Her own experience of contributing to Vittlesan indie British food media newsletter, was pleasant — she was paid on time, the correspondence was smooth and professional, despite the fact that the newsletter is run by a one-man army. Her recent essay on the bustling Northeast food scene in New Delhi’s Humayunpur enclave was also shared on Splainer — “My dad is an avid reader, he was beaming when he came across a mention of my article”.

Shout-outs of this kind are a part and parcel of newsletter culture, where there is constant sharing of links to people’s work, and recommendations to other newsletters. A group even made the effort to compile a growing directory of Indian newsletters.

“It’s a small ecosystem and it’s important to nurture each other’s work,” explains Rohini.


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Why readers matter

“Everyone and their mothers are doing newsletters now,” remarks Lakshmi Chaudhry, who had to close operations for her newsletter Broadsheet at the beginning of the Covid-19 lockdown. It was meant to be an Indian version of The Skimm, a comprehensive daily news explainer created by women and for women — a demographic that is known to conventionally consume less news than men. But almost 35 per cent of their audience ended up being men, proving that a well-created product would have all kinds of takers. Her second innings with Splainer, launched in June, is armed with an actual business model — a yearly subscription model of Rs 1,000 — and a strong focus on user experience — “It no longer looks like a newsletter, it’s got more of a magazine-y feel”.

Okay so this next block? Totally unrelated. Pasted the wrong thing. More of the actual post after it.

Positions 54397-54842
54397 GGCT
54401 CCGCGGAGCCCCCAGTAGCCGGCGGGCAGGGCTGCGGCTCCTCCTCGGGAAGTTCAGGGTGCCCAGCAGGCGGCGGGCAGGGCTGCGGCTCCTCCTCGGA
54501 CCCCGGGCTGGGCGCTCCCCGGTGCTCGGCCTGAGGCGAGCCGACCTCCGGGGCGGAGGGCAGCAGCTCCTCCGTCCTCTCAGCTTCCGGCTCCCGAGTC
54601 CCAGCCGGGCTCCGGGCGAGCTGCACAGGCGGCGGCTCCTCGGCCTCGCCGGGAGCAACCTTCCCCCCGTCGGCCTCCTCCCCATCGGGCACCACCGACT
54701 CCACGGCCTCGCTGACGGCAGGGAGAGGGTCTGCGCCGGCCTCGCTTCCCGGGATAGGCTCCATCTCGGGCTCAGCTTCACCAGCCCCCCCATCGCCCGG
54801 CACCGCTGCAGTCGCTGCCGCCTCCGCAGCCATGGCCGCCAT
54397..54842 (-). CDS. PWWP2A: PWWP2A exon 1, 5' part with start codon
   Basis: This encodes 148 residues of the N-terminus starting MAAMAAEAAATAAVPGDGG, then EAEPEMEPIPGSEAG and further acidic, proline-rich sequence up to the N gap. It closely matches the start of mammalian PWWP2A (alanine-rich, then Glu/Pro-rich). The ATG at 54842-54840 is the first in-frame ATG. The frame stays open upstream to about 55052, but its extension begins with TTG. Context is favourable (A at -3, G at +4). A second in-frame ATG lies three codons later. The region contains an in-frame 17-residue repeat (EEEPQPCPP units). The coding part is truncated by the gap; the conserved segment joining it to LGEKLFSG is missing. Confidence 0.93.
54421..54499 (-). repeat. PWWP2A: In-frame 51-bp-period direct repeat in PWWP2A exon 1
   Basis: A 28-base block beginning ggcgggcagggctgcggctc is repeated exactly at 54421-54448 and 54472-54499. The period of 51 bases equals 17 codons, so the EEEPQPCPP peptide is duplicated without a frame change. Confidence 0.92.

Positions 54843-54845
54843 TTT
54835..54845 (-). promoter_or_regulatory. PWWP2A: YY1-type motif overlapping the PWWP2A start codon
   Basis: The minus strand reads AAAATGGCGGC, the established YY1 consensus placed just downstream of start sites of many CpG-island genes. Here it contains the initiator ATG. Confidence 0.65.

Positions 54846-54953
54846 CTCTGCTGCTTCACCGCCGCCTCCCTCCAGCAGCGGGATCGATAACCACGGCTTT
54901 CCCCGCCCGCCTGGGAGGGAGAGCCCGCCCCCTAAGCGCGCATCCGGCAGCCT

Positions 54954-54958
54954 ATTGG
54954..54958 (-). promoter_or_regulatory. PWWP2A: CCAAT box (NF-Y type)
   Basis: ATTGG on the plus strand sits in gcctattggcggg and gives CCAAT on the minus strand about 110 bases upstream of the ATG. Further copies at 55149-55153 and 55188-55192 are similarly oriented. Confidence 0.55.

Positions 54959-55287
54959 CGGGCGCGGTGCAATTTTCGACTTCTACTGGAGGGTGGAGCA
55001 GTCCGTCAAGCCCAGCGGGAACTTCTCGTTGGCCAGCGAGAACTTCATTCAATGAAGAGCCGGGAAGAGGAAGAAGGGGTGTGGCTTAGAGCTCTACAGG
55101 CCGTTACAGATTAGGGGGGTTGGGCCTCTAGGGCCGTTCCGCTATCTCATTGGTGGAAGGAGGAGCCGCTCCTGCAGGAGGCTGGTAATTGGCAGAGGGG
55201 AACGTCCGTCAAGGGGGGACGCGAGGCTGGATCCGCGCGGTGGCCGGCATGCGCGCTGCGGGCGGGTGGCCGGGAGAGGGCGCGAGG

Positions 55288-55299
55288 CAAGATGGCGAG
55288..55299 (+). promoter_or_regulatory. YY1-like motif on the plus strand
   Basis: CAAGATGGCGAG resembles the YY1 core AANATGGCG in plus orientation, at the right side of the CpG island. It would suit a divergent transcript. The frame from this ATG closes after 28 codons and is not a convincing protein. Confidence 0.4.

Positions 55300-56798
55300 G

Her approach personifies her readers. “How do you make sure people want to continue reading you? They might be exhausted, or have recently suffered a 50 per cent pay cut, or are struggling with 10 other things,” she says, explaining her conscious effort to not overwhelm readers with news of the world’s sordid state of affairs.

Convincing readers to pay for their content is one task, making them not hit the unsubscribe button is another challenge altogether. Unlike social media, newsletter is not a sheer numbers game but is more about understanding the difference between high traffic and virtuous traffic.

While Misra plans to address this by letting his audiences and contributors be equally in control of the direction of mush, Kejriwal tries to account for reader feedback about frequency and content of The Alipore Post.

As some critics will point out, it is probably not possible for all newsletters to scale up and survive financially — there are just so many of them. In the end, the ones that will endure will be those with the most loyal subscribers. Chaudhry is beginning to get a taste of what this could feel like, given the kind of shout-outs and love Splainer has received in its three-month run — “never in my 20-year career have I ever been thanked for doing my job, and it feels great.”